Snapshot of society


Widespread focus on gender diversity need not exclude other workforce segments if organisations think differently about how they design and implement their diversity strategies.

Why do we focus so much on gender diversity? My answer to date has been that gender is seen as the highest priority and area of greatest need by the business I support. Typically, the underlying business rationale is that women comprise about half the population and nearly half the workforce (in headcount terms), so it is appropriate to devote, for now, most attention to improving gender diversity and inclusion. However, if the criterion for diversity investment centred, for example, on the segments most disempowered or marginalised, then organisations would have disability strategies and interventions that are second to none. They don’t.

Where they exist as discrete sub-functions, diversity teams are usually small. Like other HR disciplines, the diversity practitioner’s role should be one of facilitation, not ownership. Some organisations have additional diversity priorities – typically around age or culture and ethnicity, which can only be a good thing – but these rarely receive the same level of attention or investment as gender.

Managing all employees

A different approach is to structure diversity strategy and its implementation around the employee life cycle. In other words, rather than focusing on particular employee groups, organisations should examine and adapt how they manage all employees at different stages of their career.

Take recruitment as an example – If an organisation is trying to attract more female talent, why not look at how diverse talent in all its forms can be attracted? The core principle is to look for talent with a wide-angle lens and keep an open mind by preparing to consider candidates from non-traditional backgrounds. Be prepared to look further afield and in new places for talent. The same broader approach can also be applied to the employee experiences and career stages that follow.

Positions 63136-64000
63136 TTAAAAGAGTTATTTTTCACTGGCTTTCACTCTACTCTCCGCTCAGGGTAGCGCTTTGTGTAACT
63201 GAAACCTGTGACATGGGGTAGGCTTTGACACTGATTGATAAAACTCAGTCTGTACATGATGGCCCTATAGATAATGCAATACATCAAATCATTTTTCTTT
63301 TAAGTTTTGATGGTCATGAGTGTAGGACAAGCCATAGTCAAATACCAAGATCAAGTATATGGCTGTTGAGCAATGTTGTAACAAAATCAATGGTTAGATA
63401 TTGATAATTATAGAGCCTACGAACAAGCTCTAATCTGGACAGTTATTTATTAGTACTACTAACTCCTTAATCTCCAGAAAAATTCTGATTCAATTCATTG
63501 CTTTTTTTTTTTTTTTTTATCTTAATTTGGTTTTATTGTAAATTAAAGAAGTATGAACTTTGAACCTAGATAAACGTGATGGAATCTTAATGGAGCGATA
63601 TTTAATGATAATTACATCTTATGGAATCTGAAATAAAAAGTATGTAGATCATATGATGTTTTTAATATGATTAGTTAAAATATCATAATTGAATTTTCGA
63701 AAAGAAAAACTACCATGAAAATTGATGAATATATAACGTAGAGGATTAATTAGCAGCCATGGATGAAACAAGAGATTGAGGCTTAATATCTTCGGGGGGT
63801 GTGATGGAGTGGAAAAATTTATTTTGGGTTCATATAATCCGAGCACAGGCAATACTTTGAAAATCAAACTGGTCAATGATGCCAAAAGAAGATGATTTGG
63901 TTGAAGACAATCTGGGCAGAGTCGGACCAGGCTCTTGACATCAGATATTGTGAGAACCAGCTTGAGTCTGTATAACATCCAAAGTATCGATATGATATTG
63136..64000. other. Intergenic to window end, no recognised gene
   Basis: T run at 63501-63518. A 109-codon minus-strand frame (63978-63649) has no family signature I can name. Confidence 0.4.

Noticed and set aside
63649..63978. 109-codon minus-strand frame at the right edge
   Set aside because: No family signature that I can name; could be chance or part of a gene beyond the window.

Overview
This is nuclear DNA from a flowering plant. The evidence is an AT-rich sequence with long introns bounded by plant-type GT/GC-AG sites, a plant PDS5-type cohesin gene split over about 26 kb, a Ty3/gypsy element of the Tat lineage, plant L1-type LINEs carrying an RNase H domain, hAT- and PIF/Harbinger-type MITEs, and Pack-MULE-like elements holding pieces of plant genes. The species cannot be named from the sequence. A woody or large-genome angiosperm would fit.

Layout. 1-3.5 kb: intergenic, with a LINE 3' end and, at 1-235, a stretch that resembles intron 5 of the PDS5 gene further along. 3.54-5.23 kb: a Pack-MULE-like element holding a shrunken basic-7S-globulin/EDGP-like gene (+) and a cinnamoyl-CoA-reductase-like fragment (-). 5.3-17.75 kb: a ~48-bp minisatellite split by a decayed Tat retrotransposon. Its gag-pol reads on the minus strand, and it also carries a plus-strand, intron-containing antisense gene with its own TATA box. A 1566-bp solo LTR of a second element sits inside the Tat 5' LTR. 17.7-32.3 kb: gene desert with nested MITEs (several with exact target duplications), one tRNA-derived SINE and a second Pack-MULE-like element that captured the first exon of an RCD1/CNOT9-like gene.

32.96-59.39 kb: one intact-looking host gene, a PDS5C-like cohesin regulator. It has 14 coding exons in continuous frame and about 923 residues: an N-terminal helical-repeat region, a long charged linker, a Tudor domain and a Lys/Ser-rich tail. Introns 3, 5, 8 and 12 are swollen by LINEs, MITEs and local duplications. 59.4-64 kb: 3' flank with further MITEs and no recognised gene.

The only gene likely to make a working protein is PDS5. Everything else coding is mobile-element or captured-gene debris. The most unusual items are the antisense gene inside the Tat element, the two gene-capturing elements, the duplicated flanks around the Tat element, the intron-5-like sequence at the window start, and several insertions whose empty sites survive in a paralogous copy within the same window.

There are a number of benefits offered by this approach, not least of which is inclusivity (which ought to be a value that diversity and HR functions role-model). When diversity strategies and initiatives are communicated to employees, individuals need not feel that the agenda is all about someone else. Perception is reality when it influences individual decisions and actions – including whether to leave or stay at an organisation. Investment in female talent should not occur at the cost of losing male talent.

Gender diversity work lends itself to tracking, reporting and targeting in a way that cannot be as easily replicated in other areas of diversity, apart from age. My experience suggests that individuals are more willing to disclose aspects of their identity and background than is often assumed, providing they know that such data will be recorded and used appropriately for a valid purpose.

Focus on one stage at a time

Of course, the challenge of not spreading effort and resources too widely and thinly remains. It is therefore unlikely that an organisation will wish or be able to address all stages of the employee life cycle at the same time. However, focusing on one or two stages at any moment doesn’t send a message that individuals or groups with one particular diversity characteristic are more important to the organisation than another.

This approach allows an organisation to target the stages that are most critical to its business or operations. For example, industries or businesses that struggle to attract diverse talent at entry levels might choose to focus on their recruitment processes. Where diversity is more robust at entry and mid-levels of an organisation but is not reflected in the leadership echelons, the ways in which the talent pipeline is built and utilised may be an appropriate focus.

Where pay equity is a concern, the way performance is evaluated and linked to reward may require disproportionate attention than other elements of the life cycle for a time. For businesses that need to downsize, managing career transitions constructively and equitably ought to be an essential focus.

An important practical benefit of the life cycle approach to diversity is that for each stage there is one or more people processes, each of which will have a ‘process owner’. So, if the goal of progressing an organisation’s diversity agenda involves integrating diversity best practice into people policy, process design and application, the HR colleague who manages that process should be a key stakeholder and collaborator. Similarly, HR business partners will be essential to ensuring that policies and processes play out effectively in the reality of the workplace.

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Snapshot of society